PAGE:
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2. The Outback Papers

Pew Charitable Trusts have released the first of its papers in a series on the Australian outback: ‘The Outback Papers’. Lead author, Professor John Woinarski says the paper is about conservation, focusing more broadly than national parks and threatened species, and discusses practical approaches that are already improving development and conservation outcomes. http://www.pewtrusts.org/en/research-and-analysis/reports/2014/10/the-modern-outback

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3. Want to influence science and technology policy? Do you have big ideas about how to represent Australian science and technology?

Want to support over 68,000 scientists and technologists? And talk about science with government, industry, and the community? Join Science & Technology Australia’s Executive committee. Nominations are now open and close 5 pm 14 November 2014. Four positions are available: President-elect (one-year term, then two-year term as President); Secretary (two-year term); Chair of the Policy Committee (two-year term); Early-career researcher (one-year term). The successful candidates will join Ross Smith (President 2014 – 2015), Emma Johnston (Vice President), Peter Adams (Treasurer) and Catriona Jackson (CEO) on the STA Executive. A candidate must be a financial member of a member society and receive the support of two other individuals who are themselves members of a member society. http://scienceandtechnologyaustralia.org.au/focus-on/nominations-for-sta-executive-committee-positions/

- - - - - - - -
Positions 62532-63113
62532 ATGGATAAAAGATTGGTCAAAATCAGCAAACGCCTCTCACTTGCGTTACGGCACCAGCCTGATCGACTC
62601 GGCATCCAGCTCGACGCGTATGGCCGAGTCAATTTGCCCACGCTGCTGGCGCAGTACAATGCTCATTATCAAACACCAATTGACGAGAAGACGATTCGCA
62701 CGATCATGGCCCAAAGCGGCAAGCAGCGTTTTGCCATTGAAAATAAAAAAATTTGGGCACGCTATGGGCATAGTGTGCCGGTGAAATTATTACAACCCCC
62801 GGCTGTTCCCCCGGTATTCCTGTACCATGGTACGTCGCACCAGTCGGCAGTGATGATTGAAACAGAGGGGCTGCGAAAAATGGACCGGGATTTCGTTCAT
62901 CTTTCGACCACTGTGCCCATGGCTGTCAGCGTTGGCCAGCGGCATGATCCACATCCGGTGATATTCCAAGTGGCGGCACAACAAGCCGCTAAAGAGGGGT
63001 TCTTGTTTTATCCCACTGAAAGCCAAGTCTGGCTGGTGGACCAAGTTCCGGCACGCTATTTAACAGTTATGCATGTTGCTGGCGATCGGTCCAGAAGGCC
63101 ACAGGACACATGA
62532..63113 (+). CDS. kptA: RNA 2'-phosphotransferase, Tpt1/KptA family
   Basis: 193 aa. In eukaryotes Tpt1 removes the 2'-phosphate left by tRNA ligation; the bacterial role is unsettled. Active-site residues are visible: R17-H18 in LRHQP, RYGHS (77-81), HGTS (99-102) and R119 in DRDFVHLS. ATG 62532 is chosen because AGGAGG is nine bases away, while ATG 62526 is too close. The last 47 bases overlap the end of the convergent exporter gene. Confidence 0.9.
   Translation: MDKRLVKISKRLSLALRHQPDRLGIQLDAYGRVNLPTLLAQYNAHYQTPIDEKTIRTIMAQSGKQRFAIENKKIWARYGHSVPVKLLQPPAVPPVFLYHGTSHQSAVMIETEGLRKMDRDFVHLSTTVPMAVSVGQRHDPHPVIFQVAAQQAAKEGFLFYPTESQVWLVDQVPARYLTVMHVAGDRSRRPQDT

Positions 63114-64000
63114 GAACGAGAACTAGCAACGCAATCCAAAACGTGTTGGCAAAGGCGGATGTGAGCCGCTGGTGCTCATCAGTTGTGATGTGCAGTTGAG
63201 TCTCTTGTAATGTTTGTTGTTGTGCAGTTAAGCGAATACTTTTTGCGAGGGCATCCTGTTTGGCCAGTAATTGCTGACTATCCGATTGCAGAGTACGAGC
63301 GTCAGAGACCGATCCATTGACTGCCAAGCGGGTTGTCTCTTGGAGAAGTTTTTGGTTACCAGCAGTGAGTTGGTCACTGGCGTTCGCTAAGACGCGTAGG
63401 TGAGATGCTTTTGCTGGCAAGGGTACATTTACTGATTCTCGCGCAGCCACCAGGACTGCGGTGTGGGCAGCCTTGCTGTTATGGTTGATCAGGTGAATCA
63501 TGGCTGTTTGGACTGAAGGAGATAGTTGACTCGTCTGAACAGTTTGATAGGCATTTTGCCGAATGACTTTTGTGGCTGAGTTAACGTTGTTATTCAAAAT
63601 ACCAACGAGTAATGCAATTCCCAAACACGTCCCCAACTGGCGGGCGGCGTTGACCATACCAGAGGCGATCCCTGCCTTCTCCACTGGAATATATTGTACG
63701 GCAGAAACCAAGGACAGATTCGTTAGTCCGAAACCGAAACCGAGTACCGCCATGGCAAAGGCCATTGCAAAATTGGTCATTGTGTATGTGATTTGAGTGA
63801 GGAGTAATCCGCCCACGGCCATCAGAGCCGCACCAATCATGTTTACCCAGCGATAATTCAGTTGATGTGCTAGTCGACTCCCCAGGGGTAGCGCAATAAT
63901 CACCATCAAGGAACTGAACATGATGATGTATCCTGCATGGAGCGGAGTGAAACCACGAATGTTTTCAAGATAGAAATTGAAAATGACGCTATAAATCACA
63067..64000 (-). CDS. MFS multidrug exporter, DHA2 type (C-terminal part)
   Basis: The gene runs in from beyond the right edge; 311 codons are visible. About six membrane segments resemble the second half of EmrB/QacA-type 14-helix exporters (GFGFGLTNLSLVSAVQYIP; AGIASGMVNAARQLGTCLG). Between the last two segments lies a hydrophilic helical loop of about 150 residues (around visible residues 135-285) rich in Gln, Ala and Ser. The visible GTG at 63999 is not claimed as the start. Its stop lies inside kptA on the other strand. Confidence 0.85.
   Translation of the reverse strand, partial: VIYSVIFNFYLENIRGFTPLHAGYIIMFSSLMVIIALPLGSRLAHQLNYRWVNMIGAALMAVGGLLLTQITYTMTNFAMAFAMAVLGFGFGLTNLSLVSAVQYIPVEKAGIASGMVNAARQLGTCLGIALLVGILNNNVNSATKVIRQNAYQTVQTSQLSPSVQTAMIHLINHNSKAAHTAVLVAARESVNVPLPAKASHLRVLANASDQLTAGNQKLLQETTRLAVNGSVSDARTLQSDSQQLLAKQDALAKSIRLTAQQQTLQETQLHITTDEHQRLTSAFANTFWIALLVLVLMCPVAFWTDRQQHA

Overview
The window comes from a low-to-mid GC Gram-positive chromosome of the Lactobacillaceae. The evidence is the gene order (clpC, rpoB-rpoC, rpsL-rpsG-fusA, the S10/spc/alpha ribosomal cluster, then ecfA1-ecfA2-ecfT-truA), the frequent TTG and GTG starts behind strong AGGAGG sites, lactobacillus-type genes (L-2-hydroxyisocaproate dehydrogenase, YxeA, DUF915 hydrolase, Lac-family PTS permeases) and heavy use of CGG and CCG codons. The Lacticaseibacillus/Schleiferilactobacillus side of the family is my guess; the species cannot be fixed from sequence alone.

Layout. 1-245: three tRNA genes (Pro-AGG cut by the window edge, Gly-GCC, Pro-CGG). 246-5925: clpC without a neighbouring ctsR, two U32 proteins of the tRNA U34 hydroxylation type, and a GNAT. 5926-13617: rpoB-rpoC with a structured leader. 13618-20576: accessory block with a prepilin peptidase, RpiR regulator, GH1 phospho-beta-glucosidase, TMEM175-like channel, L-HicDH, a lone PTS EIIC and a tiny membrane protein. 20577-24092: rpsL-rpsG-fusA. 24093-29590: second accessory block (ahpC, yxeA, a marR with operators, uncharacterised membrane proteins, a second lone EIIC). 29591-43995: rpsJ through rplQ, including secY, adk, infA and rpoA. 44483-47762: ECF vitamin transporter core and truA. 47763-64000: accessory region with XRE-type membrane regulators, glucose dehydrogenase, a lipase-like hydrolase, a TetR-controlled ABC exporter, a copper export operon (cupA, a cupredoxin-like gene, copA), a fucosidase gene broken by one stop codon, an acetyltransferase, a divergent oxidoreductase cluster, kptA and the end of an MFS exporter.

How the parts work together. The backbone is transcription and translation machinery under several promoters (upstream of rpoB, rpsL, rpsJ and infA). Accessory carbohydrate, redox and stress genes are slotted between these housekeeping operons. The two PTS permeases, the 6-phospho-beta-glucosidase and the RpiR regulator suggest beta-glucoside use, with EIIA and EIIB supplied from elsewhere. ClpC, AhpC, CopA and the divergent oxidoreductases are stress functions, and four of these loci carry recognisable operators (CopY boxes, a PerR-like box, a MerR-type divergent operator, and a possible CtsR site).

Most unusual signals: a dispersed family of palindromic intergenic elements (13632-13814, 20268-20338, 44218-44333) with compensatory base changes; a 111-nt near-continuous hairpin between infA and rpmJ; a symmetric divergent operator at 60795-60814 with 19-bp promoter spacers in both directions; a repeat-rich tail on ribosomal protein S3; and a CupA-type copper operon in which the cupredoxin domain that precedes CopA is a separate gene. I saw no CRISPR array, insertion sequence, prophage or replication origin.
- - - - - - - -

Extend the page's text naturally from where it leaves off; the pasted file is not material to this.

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4. Calculating the cost of ocean acidification

The global economy could be losing as much as $1 trillion annually by the end of the century if countries do not take urgent steps to stop ocean acidification, according to a United Nations report. Ocean acidification is the ongoing decrease in the pH of the earth’s oceans, caused by a drastic increase in carbon dioxide emissions due to human activity. The $1 trillion figure reflects the economic loss for industries linked to coral reefs alone, which are some of the most vulnerable species to this phenomenon.

http://www.cbd.int/doc/publications/cbd-ts-75-en.pdf

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5. Nature is speaking
[contributed by Kerrie Wilson]